A presently preferred embodiment includes an arch-shaped sizing portion substantially conforming to the shape of the contoured line of valve leaflet attachment of the annulus. The sizing portion is in the shape of an arch having an apex and two legs, each of which has a base adjoining the handle portion. The base of each leg is preferably bent such that the sizing portion is angled to conform to the conical shape of the valve annulus. The legs of the arched sizing portion are separated from each other by a predetermined distance. The predetermined distance separating the legs corresponds to the expected separation of commissures of a normal heart valve annulus having approximately the same diameter as the valve annulus being assessed. The height of the arch (measured from the base of each leg to the apex) preferably corresponds to a predetermined leaflet height. This predetermined height preferably approximates the expected height of a leaflet of a normal heart valve having approximately the same diameter as the valve annulus being assessed.
The distance between the commissures is assessed by inserting the sizing portion is into the heart valve annulus and placing the two legs of the arch adjacent to two of commissures of the valve annulus. The distance between the two commissures is compared to the predetermined distance between the two legs. For a tri-leaflet valve, symmetry can be assessed by comparing the three intercommissural distances; in a symmetric root these distances should be in close agreement. Leaflet height is assessed by placing the sizing portion of the device along the contour of the line of valve leaflet attachment and comparing the leaflet height of the heart valve annulus to the height of the arch.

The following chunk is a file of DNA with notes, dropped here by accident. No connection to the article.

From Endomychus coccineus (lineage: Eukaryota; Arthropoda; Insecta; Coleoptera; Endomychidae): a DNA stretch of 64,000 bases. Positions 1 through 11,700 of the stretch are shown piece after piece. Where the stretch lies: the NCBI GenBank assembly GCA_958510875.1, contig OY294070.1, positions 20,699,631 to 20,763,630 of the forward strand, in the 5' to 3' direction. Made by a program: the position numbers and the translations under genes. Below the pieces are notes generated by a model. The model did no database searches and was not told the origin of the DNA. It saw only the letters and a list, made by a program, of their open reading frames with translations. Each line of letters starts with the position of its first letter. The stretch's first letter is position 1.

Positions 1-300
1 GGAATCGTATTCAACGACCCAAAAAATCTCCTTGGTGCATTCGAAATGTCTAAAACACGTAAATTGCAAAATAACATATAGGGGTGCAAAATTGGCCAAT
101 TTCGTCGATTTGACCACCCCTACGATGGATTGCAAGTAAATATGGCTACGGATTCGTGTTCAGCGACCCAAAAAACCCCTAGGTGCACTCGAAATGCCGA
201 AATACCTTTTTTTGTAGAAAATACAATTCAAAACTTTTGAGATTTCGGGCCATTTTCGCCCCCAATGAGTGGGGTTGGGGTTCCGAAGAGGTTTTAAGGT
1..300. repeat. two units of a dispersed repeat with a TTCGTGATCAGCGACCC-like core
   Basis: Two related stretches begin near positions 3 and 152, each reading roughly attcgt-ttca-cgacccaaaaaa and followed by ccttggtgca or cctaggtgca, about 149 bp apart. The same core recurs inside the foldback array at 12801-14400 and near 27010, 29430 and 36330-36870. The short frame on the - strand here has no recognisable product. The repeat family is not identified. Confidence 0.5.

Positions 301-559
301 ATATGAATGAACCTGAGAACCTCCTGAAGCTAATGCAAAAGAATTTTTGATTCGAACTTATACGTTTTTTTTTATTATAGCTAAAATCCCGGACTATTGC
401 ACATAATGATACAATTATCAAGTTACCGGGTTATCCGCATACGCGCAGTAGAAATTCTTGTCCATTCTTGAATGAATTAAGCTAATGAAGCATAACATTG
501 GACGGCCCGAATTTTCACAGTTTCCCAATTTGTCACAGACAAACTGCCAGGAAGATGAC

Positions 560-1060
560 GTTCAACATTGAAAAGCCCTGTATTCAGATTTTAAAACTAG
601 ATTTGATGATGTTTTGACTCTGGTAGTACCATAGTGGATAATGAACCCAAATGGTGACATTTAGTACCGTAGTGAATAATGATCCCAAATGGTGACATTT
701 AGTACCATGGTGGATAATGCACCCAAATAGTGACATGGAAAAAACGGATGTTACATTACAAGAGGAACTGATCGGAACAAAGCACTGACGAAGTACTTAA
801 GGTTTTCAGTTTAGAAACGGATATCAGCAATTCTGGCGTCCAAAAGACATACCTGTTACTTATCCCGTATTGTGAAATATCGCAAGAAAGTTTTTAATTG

BRIEF DESCRIPTION OF THE DRAWINGS
The present invention further encompasses an instrument and method for marking a contoured line of valve leaflet attachment of a heart valve annulus. The instrument includes a handle portion and a marking portion. The marking portion conforms in shape to the contoured line of valve leaflet attachment and preferably includes a wettable textured region for retaining a marking material such as a dye. A marking material is applied to the marking portion. The marking portion is then inserted into the annulus and placed along the contoured line of valve leaflet attachment to mark the line of leaflet attachment.